If boxing is the "theatre of the unexpected", then you can call July 18, 1998 just another day in boxing. Tonight, HBO presented a Madison Square Garden doubleheader with two fights that promised to be an oasis for thirsty boxing fans. Maybe it was the heat wave that's sweeping America, or maybe it was the highly raised expectations....but this oasis proved to be only a mirage.

In the first fight, Kevin Kelley and Derrick Gainer were rematching their close 1996 bout, which saw both fighters down and a blinded Kelley turn in an improbable comeback kayo victory. But one of 1996's fights of the year turned into one of 1998's most boring contests.

Young Derrick Gainer was expected to be tentative at first. After all, it was only one left hand from Kevin Kelley that put the lights out the first time they met. So when the first round became a battle of feints, there was little surprise. The otherwise uneventful opening stanza suddenly became interesting when a short punch caught an off balance Kelley coming in, and he dropped to the canvas. Kelley was up quickly and the round ended.

The fight resumed with both fighters continuing their inactivity. Kelley was loaded up and looking for the one-punch knockout and Gainer seemed content to circle the ring, popping Kelley occasionally and immediately backing off. Gainer won a few rounds with this uninteresting game plan, and Kelley won a few rounds when he would occasionally catch Gainer on the ropes.

But something was not right with either fighter. Gainer was clearly tense the entire fight. He was unwilling to trade with Kelley at all. Even when his combinations were fluid, and he seemed to be able to hurt Kelley with every punch, he opted to spend a good deal of time running.

Kevin Kelley looked completely unwilling to fight Gainer. Much had been made in the HBO broadcast of the extensive time Gainer and Kelley had spent on the phone in an impromtu friendship that evolved out of Gainer begging for a rematch two years ago. On a few occasions when Kelley did stop Gainer on the ropes, his combinations looked to be thrown at a sparring session pace. Maybe Kelley was tired, maybe his 52 pro fights have caught up with him, or maybe he just didn't want to hurt his friend.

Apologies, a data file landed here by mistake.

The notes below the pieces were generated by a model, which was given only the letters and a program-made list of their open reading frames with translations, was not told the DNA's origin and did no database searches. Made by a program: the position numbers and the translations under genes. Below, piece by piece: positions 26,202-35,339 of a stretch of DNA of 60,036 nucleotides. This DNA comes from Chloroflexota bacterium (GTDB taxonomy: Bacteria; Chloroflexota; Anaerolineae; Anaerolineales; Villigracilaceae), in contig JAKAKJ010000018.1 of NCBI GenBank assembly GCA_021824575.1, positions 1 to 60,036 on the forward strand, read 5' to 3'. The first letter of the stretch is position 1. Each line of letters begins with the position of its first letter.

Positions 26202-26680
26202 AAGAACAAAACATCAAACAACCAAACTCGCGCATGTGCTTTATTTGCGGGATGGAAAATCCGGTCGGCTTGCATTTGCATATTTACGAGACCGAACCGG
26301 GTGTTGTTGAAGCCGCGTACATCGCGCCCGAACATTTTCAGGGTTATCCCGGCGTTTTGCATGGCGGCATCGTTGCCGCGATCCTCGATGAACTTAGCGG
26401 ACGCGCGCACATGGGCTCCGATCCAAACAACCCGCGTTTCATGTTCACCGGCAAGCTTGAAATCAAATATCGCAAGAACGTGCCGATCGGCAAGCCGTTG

In the 7th round, Gainer connected with a good uppercut that dropped Kelley back onto the canvas. Laying there, Kelley looked like he didn't want to get up. When he did get up, dangerously close to the number 10, he turned his back to the referee and walked away. It was unclear as to whether he was hurt or quitting, but a distraught looking Kelley finally faced the referee and was shaking his head. After giving him too much time, Arthur Mercante Jr. waved the fighters to continue. They did so, but barely.

The fight continued without any drama or action. Gainer, again, was hardly to blame. Ahead on points in the first fight, it was his unwillingness to "run out the clock" that cost him an important victory. Again ahead on all the cards, he followed his corner's instructions to box and move. Kelley, however, seemed to have no desire, or ability, to win. He was apathetic in the 8th, threw no punches for the first two minutes of the 9th, and after his corner assured him he needed a knockout to win, took off the 10th round in a passive display that represented none of the courage and determination that has characterized Kevin Kelley's 10 year career.